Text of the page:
Sometimes, a problem in a software development process or in the ways of working can cause some types of issues or bugs to occur continuously. If they each on their own have low impact they might be given a low priority, but over time they might accumulate to become a problematic amount. Therefore, it can be worth to also investigating the lower impact issues to understand why they occurred.
An example of a low-impact issue comes from a project I was working on; it was found during the development of an automated check:
Bug: A button becomes partially hidden at the bottom of a web-page when a certain number of entries is entered into a list that is displayed at the top of the page.
The button could still be pressed so the impact of the bug was low (which in my opinion was correct) but I started to think about why the issue had occurred at all. It could, and should, have been caught before the story or feature was considered “done”. It was obvious too see if you filled the box with the amount of items we expect our end-users to have. Instead, it was caught after delivery which was expensive because of the following reasons:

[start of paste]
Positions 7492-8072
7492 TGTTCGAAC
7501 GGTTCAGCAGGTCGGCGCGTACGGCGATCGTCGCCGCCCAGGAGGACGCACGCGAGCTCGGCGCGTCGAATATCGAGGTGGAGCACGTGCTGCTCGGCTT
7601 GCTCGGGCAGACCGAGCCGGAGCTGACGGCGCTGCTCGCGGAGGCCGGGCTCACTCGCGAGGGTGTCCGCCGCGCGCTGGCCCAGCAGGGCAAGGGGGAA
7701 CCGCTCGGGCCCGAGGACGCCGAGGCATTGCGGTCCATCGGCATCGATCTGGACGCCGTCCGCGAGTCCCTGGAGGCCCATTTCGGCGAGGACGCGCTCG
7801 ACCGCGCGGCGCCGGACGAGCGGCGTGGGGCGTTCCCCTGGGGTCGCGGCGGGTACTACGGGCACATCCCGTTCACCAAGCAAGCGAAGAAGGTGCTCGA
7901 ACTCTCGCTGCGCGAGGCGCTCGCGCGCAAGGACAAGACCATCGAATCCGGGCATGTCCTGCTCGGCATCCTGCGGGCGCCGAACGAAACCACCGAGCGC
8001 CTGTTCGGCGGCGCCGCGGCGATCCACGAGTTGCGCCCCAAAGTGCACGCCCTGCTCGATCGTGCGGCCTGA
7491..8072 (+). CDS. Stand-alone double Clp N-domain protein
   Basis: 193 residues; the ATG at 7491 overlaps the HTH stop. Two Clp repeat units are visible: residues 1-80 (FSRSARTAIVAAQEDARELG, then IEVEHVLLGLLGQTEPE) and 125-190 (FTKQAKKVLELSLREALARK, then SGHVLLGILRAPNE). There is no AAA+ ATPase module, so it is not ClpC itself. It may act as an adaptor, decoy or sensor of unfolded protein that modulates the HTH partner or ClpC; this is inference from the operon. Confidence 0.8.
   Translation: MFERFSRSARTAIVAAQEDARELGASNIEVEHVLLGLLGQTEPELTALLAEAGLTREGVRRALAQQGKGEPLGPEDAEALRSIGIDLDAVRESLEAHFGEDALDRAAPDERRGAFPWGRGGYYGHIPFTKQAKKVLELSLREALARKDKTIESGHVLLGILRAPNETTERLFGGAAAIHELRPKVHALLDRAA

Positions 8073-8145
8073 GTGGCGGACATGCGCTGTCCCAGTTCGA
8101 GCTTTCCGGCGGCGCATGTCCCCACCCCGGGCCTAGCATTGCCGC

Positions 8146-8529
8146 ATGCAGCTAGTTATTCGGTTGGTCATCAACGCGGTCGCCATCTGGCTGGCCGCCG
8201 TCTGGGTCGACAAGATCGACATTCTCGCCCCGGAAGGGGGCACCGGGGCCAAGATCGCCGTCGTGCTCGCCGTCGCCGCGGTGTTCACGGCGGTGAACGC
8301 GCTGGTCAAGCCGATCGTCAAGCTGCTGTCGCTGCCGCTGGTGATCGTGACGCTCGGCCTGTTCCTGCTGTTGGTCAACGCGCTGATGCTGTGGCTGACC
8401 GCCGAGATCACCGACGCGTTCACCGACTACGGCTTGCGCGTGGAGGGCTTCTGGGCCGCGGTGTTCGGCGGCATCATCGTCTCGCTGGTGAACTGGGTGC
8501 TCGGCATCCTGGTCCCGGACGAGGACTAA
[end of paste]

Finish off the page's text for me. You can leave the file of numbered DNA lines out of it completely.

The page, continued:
However, it occurred to me that if our process or way of working continuously creates these types of issues it might become significantly more expensive to fix in the future. An customer might not have a problem to use a work-around in one or two cases, but if there is a need for this everywhere in the workflow then it might become a major problem making a bad impression on the customer. In a worst-case scenario this may lead to the customer looking for alternatives to our software.
I asked myself if the root cause for the issue occurrence could be one, or all, of the following issues with the process or our way of working:
If any of the above is a root cause, there is a risk of ending up with a number of low impact issues (if not addressed because of the priority) that eventually makes the product polish crumble, killing the customer experience with a thousand cuts.
At the time of writing, I found for this particular example, the root causes were a mix of everything above and it was valuable to have done the digging.
Hopefully these actions will help prevent future accumulation of similar kinds of issues because it most certainly would have continued if the flaws in our process would not have been addressed.
It is always a good idea to ask why an issue occur, even if it has low impact. Identifying and correcting an underlying problem can save a project from an accumulation of low impact issues that might over time become a major problem. If these issues are ignored, due to low priority, the underlying problem with the process or way of working might not be understood before becoming expensive to solve. Make sure not to neglect the lower impact issues, they just might help you uncover a high impact process issue before it creates a problematic number of issues.